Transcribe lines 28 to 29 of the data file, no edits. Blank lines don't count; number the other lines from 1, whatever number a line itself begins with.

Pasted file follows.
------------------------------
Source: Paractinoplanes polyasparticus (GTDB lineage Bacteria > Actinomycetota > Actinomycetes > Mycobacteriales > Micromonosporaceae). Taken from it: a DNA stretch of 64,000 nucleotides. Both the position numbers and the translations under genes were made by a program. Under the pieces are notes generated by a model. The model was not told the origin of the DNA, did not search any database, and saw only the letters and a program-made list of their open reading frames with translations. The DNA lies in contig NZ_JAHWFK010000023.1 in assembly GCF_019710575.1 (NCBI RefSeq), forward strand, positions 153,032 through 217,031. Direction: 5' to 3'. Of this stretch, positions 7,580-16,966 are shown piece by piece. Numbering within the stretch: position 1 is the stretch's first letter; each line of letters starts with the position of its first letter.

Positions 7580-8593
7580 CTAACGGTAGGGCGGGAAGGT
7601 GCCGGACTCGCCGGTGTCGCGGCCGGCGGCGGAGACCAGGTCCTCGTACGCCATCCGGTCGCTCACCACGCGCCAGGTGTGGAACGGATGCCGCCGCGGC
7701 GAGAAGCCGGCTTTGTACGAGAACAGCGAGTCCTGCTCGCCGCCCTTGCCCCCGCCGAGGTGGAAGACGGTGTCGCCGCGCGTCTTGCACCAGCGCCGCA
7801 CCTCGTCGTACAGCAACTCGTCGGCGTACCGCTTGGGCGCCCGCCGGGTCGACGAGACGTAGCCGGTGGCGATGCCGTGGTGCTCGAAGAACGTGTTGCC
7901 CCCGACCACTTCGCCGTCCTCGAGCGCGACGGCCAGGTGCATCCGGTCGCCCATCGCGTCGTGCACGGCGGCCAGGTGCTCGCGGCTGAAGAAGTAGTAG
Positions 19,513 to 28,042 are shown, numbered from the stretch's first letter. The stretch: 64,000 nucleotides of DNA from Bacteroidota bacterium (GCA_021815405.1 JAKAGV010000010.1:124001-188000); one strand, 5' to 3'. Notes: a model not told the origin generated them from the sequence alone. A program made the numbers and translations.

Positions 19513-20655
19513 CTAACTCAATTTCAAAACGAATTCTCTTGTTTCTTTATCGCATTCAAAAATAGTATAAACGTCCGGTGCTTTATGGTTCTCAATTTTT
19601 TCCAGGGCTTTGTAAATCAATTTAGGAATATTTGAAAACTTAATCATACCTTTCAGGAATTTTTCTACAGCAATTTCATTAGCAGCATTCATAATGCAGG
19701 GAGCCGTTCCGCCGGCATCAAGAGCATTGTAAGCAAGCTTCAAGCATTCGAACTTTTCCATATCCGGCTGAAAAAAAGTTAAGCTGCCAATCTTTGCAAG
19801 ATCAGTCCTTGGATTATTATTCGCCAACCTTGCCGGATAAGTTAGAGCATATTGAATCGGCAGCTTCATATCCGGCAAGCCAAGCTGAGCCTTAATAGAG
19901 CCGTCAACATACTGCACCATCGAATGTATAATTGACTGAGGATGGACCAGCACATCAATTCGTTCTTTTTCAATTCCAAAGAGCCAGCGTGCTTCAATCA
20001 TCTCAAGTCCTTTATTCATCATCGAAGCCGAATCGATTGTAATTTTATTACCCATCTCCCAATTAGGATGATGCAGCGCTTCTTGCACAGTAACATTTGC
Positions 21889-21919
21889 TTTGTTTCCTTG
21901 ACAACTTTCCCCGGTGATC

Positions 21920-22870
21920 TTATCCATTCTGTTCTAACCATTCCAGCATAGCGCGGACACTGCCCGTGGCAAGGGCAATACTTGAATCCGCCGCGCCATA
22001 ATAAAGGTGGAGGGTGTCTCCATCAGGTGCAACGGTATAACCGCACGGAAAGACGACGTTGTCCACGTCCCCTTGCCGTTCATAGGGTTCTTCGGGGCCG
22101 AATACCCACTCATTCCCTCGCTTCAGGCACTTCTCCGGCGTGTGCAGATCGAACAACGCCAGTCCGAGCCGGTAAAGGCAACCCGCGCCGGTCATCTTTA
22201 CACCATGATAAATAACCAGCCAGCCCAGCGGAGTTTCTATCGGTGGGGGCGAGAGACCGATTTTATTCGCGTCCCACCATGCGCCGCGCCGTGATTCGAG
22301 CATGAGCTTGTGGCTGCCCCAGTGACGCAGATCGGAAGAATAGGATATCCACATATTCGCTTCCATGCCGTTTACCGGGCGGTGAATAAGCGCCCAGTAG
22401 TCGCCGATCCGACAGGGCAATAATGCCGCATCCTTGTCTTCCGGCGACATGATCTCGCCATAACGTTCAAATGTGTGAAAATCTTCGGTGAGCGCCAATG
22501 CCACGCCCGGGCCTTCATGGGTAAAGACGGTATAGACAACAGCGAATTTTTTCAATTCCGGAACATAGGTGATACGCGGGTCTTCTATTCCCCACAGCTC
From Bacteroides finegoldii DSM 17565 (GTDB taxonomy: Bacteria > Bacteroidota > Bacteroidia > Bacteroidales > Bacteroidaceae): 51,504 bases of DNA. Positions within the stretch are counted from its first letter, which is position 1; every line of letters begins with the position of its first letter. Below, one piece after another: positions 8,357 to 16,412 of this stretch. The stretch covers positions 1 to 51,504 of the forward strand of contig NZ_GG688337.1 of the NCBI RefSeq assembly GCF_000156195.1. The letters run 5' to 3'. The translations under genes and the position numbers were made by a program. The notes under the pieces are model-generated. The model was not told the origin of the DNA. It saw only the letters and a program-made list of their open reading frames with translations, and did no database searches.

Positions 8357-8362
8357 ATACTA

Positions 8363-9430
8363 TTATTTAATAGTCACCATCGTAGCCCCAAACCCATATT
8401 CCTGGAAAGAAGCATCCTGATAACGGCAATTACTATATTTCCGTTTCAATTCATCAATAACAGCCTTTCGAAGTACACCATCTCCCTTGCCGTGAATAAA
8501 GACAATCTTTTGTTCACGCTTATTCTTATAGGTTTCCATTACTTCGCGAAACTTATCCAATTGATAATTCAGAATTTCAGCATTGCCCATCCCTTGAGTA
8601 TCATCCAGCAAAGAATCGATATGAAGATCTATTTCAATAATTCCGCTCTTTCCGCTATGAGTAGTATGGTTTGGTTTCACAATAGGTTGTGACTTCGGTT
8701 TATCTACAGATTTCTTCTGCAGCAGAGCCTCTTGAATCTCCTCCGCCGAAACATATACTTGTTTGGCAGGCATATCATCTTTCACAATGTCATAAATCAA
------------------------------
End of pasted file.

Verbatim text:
Positions 8357-8362
8357 ATACTA